Enter Woodstock; Exit Poetical Power
Shakespeare Theater Company, Sydney Harman Hall, Washington, D.C.
Wednesday, April 7, 20010, Seats D–120&121 (side of stage)
Directed by Michael Kahn
This production was running in tandem with Henry V under the banner “The Leadership Repertory” with Michael Hayden playing both kings. While he displayed true leadership qualities in his reading of Henry, we have to ask of his Richard, “What leadership?”
Actually, at play’s end we were asking, “What the heck were those first scenes?” They certainly weren’t from Shakespeare’s play, as they featured Woodstock railing at Richard; Richard’s cronies, Bushy, Bagot, and Green, taking over the council seats from Richard’s three uncles; and Mowbray plotting with Richard to murder Woodstock. Then we actually see Woodstock’s murder, followed by Woodstock’s widow at the graveside railing at Gaunt about the state of the kingdom (a speech from Shakespeare’s Act I, Scene II) before moving into the Bolingbroke-Mowbray challenge scenes that actually start Shakespeare’s play. These additional scenes come from an anonymous play called Woodstock that, evidence indicates, Shakespeare used as a source. It was an interesting interpolation in a historical sense (for anyone in the audience who knew the source play, which at the time I did not), and it offered exposition for audiences unfamiliar with Richard II itself who might miss out the undercurrents of the opening challenge scene. But it extended the play to an overlong three hours and 20 minutes, and as any play that both predates Shakespeare and carries the authorial credit of “anonymous” is bound to be of notably lesser quality, the added scenes detracted from Shakespeare’s poetic vision.
For both the play and its poetry are incredibly powerful. Though I found this production irritating in a lot of ways, I realized while watching it just how great the play itself truly is (prompted in part by my irritation at noting how far short this production fell). A running theme is the art of language in the role of governance, and in the play’s very structure itself, Shakespeare makes language high art and, correspondingly, a powerful weapon.
Which brings us to this Richard’s version of leadership: petulance at the start, petulance at the end. That’s fine at the start, for Shakespeare portrays him as a brat with no innate sense of command. But when Richard returns from Ireland, he embarks on a series of speeches that track the simultaneous fall of his state and the growth of his worldview. Rather than plumbing the depth of human condition and futilely searching for threads of hope, Hayden’s Richard whined. He continued the crybaby tactic in the deposition scene rather than ingeniously derailing the usurpers’ PR pageant. When we get to Pomfret, we feel little sympathy for this Richard and care little for his meditations, especially as Hayden used an annoying stutter that undermined Shakespeare’s powerfully poetic verses. Hayden did requite himself with a truthfully touching parting with his queen, Rachael Holmes’ Isabel, and in his struggle with the murderers. (Point-counterpoint: my wife, Sarah, liked Hayden’s portrayal of Richard; she felt his petulance throughout the play was in keeping with the historical monarch.)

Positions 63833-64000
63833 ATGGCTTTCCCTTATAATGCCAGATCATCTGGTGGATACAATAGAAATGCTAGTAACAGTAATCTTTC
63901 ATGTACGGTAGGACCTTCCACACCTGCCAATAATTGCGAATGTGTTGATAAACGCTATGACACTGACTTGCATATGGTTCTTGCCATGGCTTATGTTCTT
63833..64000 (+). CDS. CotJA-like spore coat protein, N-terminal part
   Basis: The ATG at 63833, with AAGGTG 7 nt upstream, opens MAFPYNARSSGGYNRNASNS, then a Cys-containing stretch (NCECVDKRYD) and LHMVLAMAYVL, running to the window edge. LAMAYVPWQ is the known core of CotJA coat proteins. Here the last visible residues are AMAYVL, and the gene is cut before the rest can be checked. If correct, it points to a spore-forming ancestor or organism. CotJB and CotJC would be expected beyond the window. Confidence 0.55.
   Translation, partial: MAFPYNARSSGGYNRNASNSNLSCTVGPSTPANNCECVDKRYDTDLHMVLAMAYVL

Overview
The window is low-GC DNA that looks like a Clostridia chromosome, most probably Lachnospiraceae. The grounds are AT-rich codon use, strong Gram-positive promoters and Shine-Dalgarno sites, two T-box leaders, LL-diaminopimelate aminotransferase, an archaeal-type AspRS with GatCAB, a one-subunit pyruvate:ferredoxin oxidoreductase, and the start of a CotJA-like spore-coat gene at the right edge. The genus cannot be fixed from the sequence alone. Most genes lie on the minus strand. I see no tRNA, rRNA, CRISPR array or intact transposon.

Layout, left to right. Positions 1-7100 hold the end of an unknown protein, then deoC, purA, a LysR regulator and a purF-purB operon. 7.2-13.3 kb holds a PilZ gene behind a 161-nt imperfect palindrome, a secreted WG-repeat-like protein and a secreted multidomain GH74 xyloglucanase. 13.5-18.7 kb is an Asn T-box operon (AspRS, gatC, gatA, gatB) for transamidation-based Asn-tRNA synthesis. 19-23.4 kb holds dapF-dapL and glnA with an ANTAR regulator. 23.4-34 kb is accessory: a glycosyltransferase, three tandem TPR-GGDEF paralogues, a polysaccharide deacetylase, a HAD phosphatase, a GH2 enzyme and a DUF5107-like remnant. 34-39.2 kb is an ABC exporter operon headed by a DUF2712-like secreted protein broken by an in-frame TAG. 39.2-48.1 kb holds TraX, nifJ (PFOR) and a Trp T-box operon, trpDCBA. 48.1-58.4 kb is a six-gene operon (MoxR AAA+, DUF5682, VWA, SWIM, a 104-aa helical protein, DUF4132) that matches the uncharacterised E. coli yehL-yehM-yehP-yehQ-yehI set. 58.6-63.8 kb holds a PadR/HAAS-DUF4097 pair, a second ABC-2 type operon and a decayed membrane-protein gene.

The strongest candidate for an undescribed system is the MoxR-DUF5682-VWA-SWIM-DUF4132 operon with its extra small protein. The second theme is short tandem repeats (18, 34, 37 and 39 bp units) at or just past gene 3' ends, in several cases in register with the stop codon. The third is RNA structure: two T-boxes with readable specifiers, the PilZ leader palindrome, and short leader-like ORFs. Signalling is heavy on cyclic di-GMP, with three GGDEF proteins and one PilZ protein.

Whereas Hayden’s Richard stuttered through the verse, Charles Borland’s Bolingbroke, ironically, seemed much more poetic. The plain-spoken usurper of the play came across as a smooth-speaking politician on the stage. Northumberland, too, as played by Derrick Lee Weeden, was utmost a politician rather than a rebel warrior. Another memorable performance was turned in by Tom Story as Aumerle, an astute observer who recognized the foibles of his king but stalwartly defended the system of government that he knew would descend to chaos if it were abused. His best moment, though, was the gauntlet scene before the deposition, which came off as grand comedy rather than stodgy chivalry. Kudos, too, for the Yorks-on-their-knees moment, with Ted van Griethuysen and Naomi Jacobson joining Borland and Story in a scene that is ridiculous on paper but proved genuinely funny and moving in this production.
We were seated to the side of the thrust stage, as we had been with Henry V. At least under Michael Kahn's direction, the company played to the surrounding audience better than it did in Henry V, but the acoustics and bleacher style rows still make those bad seats.
April 9, 2010